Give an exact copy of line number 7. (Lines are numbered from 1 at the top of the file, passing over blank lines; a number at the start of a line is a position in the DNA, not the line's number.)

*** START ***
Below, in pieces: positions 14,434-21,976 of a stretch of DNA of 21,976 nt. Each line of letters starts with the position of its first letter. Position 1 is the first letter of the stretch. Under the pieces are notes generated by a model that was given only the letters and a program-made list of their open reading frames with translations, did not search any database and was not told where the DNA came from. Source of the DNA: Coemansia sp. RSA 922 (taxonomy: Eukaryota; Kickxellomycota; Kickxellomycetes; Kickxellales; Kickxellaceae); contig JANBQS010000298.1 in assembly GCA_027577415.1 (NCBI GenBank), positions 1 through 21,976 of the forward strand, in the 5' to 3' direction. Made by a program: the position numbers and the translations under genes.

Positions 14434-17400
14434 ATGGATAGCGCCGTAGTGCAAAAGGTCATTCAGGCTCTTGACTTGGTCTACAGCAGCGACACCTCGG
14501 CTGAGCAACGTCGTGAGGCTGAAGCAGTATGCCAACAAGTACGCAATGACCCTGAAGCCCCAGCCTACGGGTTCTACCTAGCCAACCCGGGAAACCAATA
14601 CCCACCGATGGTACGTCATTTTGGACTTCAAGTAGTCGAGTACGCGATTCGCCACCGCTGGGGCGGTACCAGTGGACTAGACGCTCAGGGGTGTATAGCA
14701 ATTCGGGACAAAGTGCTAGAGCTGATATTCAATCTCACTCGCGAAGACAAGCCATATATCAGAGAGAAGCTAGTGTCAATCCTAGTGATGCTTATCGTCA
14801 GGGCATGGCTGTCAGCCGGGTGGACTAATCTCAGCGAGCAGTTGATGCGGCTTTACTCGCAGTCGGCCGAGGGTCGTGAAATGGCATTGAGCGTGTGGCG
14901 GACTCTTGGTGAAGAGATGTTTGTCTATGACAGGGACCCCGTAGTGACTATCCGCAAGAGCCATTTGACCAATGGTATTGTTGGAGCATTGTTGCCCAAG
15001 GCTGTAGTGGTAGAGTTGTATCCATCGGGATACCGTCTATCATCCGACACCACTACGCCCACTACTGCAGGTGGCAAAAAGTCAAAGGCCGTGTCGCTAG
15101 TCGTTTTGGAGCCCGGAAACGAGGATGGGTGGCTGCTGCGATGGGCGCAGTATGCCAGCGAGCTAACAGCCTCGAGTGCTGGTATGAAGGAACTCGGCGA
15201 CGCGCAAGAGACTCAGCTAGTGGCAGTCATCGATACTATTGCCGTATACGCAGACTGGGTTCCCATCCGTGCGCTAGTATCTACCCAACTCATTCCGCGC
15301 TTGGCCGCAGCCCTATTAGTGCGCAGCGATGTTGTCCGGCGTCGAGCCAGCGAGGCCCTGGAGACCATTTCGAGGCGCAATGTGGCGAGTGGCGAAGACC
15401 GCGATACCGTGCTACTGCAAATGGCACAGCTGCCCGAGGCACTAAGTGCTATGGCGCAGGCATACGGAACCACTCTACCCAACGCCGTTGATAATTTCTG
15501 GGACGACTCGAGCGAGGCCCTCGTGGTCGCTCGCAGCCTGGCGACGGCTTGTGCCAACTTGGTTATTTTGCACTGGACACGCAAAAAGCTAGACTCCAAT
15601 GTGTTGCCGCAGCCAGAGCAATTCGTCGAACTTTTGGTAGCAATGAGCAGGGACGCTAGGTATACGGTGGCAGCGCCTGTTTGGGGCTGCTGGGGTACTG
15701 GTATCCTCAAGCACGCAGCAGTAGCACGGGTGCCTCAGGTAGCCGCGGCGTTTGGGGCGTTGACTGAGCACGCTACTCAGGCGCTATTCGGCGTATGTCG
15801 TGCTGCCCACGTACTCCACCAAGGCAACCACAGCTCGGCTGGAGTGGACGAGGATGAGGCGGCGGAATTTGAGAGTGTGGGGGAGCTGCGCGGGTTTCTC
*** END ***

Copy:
14801 GGGCATGGCTGTCAGCCGGGTGGACTAATCTCAGCGAGCAGTTGATGCGGCTTTACTCGCAGTCGGCCGAGGGTCGTGAAATGGCATTGAGCGTGTGGCG